Justin Long -- Stephens -- Analyst

And just thinking about that sequential change. Do you think third and fourth quarter can look better than what you posted in the second quarter from a net productivity perspective?

Robert M. Knight -- Executive Vice President and Chief Financial Officer

I mean, in total, yes. I'm not -- we're going to stay away from giving quarterly guidance on that. But I would say, in total, if you look at second half versus first half, again, largely because of the overhang of the flood impact cost in the first half, yes, we expect the net number to be stronger in the second half.

Justin Long -- Stephens -- Analyst

Okay. And then I guess finally thinking about productivity into 2020, you maintained the guidance for a sub 60 OR next year. Can you talk about what that assumes for productivity even if it's just from a high level. Does that assume that the productivity dollars next year are higher than what we're going to see in 2019?

Lance M. Fritz -- Chairman, President and Chief Executive Officer

Justin, we haven't yet put together our game plan for 2020. But you're right, we're holding firm on our guidance for overall OR and I'll let Rob speak to the details of that.

Robert M. Knight -- Executive Vice President and Chief Financial Officer

Yeah, Justin, I would say -- Lance is right, we don't have the final numbers on that. But I would tell you that the levers that we pull will be the same levers they always are, and that is volume, which we haven't finalized our outlook in terms of volume. Quality, reliable service that we're confident we are improving in that product which enables us to continue to get appropriate price in the marketplace, and we're in the still early innings, by my definition, of the Unified Plan 2020. So clearly, there is more productivity that dollars that we will be going after to achieve that sub 60 next year.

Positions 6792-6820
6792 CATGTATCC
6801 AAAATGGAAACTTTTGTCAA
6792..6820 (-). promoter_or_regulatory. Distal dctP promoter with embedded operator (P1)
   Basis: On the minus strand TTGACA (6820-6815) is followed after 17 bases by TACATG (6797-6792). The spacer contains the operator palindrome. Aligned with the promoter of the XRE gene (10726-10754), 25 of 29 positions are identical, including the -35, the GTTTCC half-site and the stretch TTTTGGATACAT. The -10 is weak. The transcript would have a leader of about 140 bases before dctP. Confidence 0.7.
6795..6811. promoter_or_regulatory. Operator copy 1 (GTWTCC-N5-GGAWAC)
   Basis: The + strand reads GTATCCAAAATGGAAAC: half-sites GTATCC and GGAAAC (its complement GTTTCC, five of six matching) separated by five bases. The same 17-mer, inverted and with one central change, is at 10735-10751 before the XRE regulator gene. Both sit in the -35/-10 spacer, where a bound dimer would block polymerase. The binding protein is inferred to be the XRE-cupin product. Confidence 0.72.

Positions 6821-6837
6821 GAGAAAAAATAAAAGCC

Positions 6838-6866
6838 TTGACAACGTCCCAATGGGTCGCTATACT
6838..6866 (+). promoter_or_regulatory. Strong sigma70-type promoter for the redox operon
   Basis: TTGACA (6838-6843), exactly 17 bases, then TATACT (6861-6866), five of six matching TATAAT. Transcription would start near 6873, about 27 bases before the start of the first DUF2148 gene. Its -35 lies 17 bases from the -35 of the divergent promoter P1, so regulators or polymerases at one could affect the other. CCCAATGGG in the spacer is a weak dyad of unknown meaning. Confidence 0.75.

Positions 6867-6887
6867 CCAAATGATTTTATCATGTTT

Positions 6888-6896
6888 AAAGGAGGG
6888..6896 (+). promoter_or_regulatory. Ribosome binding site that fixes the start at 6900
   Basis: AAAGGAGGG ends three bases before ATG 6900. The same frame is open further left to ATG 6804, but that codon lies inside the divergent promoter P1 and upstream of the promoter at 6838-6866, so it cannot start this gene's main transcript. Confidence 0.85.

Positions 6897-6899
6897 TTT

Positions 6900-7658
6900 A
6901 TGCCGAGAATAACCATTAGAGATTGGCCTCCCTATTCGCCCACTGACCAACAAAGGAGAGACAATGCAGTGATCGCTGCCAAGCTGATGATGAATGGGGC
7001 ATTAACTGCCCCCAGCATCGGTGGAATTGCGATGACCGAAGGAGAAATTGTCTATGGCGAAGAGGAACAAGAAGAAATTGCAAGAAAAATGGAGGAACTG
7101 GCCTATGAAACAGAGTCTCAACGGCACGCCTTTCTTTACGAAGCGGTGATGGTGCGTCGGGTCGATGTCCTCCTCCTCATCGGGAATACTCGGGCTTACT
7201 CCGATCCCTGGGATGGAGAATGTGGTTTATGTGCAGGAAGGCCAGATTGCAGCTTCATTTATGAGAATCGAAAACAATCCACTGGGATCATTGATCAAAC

Justin Long -- Stephens -- Analyst

Okay, great. I'll leave it at that. Thanks for the time.

Lance M. Fritz -- Chairman, President and Chief Executive Officer

Thank you.

Operator

The next question comes from the line of Scott Group with Wolfe Research. Please proceed with your question.

Scott Group -- Wolfe Research -- Analyst

Hey, good morning, guys. Thanks. So, Rob, I just want to just quickly clarify the 10% headcount, that's an average or year-end? I'm not sure.

Robert M. Knight -- Executive Vice President and Chief Financial Officer

That's an average of -- 10% reduction year-over-year.

Scott Group -- Wolfe Research -- Analyst